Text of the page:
I think these experiences made me grow up a lot more; concreted the person I am, and my beliefs; made me concentrate my priorities that much better.

Looking at next year, there are a lot of things that I want to get done…I want to go places, I want to learn, I want to change myself, so that I’m always evolving and never staying still: I want to feel the rush of what it means to be alive. Because there is nothing more amazing.

“When you realize how perfect everything is you will tilt your head back and laugh at the sky”
– Buddha

The path to enlightenment, or ‘self actualising for dummies’

It’s a long one – one sometimes not even achieved over a lifetime. A whole bloody lifetime of work and effort and thinking and actions.

I’m not particularly looking for full enlightenment. Not right now. Not here. I need to do more work on myself before I reach that, I know. But I like to record these little glimpses of Truth as I stumble across them. I like to have some proof that the Me then is not the Me now; that this is a human being very much in progress. I like to remind myself that it’s ok to not be perfect and it’s ok to make mistakes and question oneself and not really know what you’re doing. Because when you finally figure It out, it’s the sweetest victory you’ll ever feel.

Today I realised that I have been Doing It All Wrong. Doing what wrong? Errrm, well, you know. Life. The big stuff. The small stuff. Everything.

You see, when I woke up (I won’t even lie, it wasn’t ‘this morning’, it was very much this afternoon) the first thing I read was this piece on brainpickings.org about ‘how to avoid work‘. It’s weird because a) I don’t read much of the stuff that’s posted on facebook these days; b) the person who posted it is someone I’ve met twice, and I only added them to facebook a week ago. [This clearly proves my theory that every person you know, however long or short or terrible or great your relationship with them is, they teach you something about the world or about yourself.]

It’s really quite a long piece of writing and it took me a while to read it. I’ve read very similar things before, and I’ve always thought, ‘well, that’s quite nice but unrealistic’. But then I was watching a TV show a while later [Glee – you’ll perhaps connect the dots on that one later] and it really hit me that it was Truth. Work (as in for money) needn’t be what we see as ‘work’ (as in something laborious) – it is entirely possible to earn money doing something you absolutely love. Very few people do it, because it takes time to get there, and it takes an investment – of commitment, perhaps money, maybe even a sacrifice of something else in order to get there. It’s not an easy route.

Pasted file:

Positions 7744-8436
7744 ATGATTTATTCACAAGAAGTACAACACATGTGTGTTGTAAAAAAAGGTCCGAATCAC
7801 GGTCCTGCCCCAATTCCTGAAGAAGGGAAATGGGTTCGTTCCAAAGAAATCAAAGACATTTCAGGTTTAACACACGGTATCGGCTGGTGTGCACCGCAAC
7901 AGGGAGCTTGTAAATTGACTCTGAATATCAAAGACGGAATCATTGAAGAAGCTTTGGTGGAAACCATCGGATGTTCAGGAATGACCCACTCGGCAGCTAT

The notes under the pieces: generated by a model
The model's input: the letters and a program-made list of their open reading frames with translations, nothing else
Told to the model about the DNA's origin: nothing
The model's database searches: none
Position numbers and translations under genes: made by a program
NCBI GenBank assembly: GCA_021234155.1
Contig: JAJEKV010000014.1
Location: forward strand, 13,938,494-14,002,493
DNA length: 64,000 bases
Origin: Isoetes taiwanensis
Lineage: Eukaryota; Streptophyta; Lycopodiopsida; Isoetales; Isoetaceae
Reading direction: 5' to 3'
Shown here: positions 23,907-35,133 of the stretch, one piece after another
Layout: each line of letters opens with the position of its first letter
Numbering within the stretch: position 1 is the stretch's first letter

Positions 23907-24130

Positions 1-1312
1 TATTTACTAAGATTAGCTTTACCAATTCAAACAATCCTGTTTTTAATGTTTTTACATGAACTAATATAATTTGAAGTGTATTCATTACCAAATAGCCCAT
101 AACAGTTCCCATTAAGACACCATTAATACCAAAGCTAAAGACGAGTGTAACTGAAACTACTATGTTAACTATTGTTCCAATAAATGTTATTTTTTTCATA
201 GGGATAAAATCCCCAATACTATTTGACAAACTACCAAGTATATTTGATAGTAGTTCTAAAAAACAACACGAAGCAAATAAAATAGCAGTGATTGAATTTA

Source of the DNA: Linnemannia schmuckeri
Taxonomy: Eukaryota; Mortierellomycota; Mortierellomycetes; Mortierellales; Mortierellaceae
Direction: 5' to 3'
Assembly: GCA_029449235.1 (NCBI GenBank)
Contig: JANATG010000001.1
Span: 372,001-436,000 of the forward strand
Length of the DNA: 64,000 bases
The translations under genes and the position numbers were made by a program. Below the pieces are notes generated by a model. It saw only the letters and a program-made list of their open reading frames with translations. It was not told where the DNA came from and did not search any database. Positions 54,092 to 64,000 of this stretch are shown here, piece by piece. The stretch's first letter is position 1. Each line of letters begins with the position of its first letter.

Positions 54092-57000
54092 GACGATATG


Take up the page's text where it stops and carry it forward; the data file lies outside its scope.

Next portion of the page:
Stumbling along

My work life/career – call it what you want, it really makes no difference – has been really fraught in the last two years. Leaving uni was tough, as much as I desperately wanted to. Coming home was tough. Being jobless for nine months was really, really tough, and it almost broke me. I’m extremely lucky that I pretty much fell into what is now my Job. I won’t lie, it took me by surprise too. One minute I was doing work experience, the next I was working weekends, getting paid. Then along came the Olympics and before I knew what was happening, I was working five shifts a week and earning more money than I’d ever had before.

There’s a real problem though. I used to love it, but now I don’t love it. I do the same thing day in day out. As someone who has always been career-driven rather than driven by ambitions to have a husband and three kids, I am torn between how one should love one’s job. Should you love it as a means-to-an-end, or should you love it because you just love what you do, and you happen to get paid to do it? I want it to be the latter, so badly, but when I try to think of something else I’d rather do, I freeze up a little bit.

“I want to do business journalism. Business and finance. Or economics. Or something like that”
“I want to write about the Middle East”
“I’d quite like to just travel and write, actually”
“I’m quite good at talking to people and researching so ummm I’ll just do something along those lines, you know”

These are the answers I give people if I’m pressed on what I want to do… Well, clearly I don’t have a fucking clue. If I was so inclined, I would spend my spare time writing about the economy, or about the Middle East. Instead of just telling people how wonderful South-East Asia is, I’d be writing about how wonderful it is. Today I realised that the reason I don’t do something I love is because I don’t actually know what I truly, truly love. How can you aim for something when you don’t know what it is?

Finding your love and getting it wrong

So I need to figure out what makes me tick… I am a big believer in something that sounds extremely similar to the concept of ‘Fate’ but to me works slightly differently. I think it’s more that sometimes life throws you things because you’re supposed to learn from them, or you’re supposed to take it as a hint. Sometimes opportunities, or people, get dropped on you and it takes you a while to realise that this was probably Supposed To Happen. [In my experience, anyway.] Sometimes it can take you years to see that maybe something was your calling, or that you were supposed to learn something from that guy that totally broke your heart when you were 17.